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Bug Collecting

Updated on April 27, 2016

Bug Collecting :: Endeavors in Entomology

I have been fascinated by insects and little critters since I was an infant. It is no wonder that one of my favorite unit studies is on insects. We began our homeschool journey with insects and my kiddos have been adding to their collection ever since. They love examining their specimens with the hand lens and microscope .. their specimens are handled so frequently, that many have lost antennae, legs and wings.

As the summer approaches, I know that we will resume our quest for new specimens - secretly hoping for that prized one we haven't yet observed. This lens was developed to help other parents cultivate a love of the outdoors - particularly of insects - within their children.

I'll walk you through the steps of identification so in the end you will be comfortable naming the order to which each insect you observe belongs. I will also give you several options for beginning a collection of your own. So grab a cup of coffee, sit back and enjoy!

Be Out There - The nature of childhood has changed: there's not much nature in it.

American childhood has moved indoors during the last two decades, taking a mental and physical toll on today's kids. The negative impact of decreased time outdoors includes a doubling of the childhood obesity rate -- accompanied by an incremental hundred billion dollar cost to our health care system -- as well as declining creativity, concentration and social skills.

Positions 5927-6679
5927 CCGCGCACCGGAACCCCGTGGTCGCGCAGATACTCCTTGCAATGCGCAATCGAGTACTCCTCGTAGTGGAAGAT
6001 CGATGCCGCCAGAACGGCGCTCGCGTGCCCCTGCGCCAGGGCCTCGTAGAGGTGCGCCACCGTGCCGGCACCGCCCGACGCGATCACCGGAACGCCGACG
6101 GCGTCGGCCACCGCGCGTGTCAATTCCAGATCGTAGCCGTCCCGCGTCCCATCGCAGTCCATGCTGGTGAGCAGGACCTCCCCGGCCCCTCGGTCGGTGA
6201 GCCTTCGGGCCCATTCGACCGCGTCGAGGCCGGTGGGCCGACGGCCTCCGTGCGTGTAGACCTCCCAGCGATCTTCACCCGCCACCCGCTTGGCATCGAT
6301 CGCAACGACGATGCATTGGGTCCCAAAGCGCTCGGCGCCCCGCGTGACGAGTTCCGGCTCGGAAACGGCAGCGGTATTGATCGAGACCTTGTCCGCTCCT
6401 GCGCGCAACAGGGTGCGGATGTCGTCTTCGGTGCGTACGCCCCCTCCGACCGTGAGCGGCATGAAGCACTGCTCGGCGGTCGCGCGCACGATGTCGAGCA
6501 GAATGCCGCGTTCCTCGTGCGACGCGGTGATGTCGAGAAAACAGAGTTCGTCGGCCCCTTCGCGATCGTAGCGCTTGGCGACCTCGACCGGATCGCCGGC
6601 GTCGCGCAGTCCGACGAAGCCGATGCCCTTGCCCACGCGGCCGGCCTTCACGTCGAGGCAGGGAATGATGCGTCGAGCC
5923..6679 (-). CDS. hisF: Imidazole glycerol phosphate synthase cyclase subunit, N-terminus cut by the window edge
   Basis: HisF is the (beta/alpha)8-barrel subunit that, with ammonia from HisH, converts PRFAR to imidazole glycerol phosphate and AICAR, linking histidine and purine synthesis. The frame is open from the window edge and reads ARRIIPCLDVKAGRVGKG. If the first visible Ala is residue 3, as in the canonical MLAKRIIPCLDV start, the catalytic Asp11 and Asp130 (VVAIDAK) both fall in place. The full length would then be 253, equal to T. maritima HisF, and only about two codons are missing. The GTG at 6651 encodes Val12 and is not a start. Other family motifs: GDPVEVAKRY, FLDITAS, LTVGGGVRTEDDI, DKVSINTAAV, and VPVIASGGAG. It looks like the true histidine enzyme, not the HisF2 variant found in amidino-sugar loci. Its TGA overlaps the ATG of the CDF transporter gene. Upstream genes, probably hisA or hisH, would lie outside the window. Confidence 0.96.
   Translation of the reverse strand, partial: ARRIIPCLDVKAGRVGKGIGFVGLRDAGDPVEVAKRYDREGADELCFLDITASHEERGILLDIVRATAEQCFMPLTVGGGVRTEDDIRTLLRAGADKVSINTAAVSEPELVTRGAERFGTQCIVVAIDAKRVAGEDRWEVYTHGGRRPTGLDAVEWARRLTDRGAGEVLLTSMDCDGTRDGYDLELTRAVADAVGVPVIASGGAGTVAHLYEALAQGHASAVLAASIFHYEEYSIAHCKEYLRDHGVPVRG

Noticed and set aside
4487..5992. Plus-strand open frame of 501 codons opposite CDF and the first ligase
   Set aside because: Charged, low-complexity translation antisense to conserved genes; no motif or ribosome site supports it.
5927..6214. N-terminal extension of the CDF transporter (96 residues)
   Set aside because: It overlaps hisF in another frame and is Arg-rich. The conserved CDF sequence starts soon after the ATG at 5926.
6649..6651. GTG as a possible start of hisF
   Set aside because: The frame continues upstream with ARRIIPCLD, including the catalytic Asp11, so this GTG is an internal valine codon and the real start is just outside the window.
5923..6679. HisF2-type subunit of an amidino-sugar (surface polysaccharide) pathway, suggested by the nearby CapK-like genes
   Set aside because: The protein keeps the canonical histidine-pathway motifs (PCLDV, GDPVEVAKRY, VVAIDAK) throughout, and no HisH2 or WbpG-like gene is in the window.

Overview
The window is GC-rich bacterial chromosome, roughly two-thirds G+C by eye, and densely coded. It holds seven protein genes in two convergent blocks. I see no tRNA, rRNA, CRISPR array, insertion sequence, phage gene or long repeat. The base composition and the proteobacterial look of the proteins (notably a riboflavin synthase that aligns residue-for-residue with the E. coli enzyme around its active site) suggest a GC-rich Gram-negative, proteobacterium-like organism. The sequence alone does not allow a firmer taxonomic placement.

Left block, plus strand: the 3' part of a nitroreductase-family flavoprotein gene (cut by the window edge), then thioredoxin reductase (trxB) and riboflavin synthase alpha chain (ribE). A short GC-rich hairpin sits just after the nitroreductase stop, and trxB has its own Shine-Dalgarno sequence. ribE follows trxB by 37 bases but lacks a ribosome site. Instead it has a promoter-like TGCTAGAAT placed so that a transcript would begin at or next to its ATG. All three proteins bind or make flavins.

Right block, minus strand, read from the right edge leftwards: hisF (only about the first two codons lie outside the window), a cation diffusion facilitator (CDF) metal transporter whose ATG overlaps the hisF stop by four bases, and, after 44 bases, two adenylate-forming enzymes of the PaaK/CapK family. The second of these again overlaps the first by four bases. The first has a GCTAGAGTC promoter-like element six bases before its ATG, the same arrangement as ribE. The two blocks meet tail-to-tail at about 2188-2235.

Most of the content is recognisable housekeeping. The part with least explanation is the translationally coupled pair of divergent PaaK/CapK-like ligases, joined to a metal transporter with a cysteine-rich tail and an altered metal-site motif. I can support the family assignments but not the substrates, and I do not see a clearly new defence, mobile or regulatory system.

Some say it takes a village to raise a child. We say: it takes a backyard, a playground, a park. Studies show outdoor time helps children grow lean and strong, enhances imaginations and attention spans, decreases aggression, and boosts classroom performance. In addition, children who spend time in nature regularly are shown to become better stewards of the environment.

Outdoor Learning - The Key to Success

Here are a number of links to organizations - on the national and international level - that are providing families with tools and inspiration to get outdoors.

"Come forth into the light of things, let nature be your teacher." ~ William Wordsworth

Traditional Insect Collecting

Live insects can be caught with the aid of a net, jar, or by hand. Be careful of those that bite or sting! Insects can then be 'preserved' by:

1) Placing the jar in the freezer for approximately 20 minutes, or

2) Put a few drops of fingernail polish remover (which contains acetone) or rubbing alcohol on a cotton ball and drop it into the jar with your insects. Don't drown your insect - this makes for a poor specimen.

To mount the insect, put a straight pin through the thorax. Very small insects should be glued to a small triangular piece of paper and then a pin can be put through the center of the paper.

Stick the pin into a display such as a piece of cardboard or Styrofoam. Use your imagination!

Student Insect Collecting & Mounting Kit

Student Insect Collecting & Mounting Kit
Student Insect Collecting & Mounting Kit

This is a great starter set for the insect enthusiast. It truly gives you everything you need to begin insect collecting and displaying at a very affordable price. Instruction manual is included and is very easy to follow.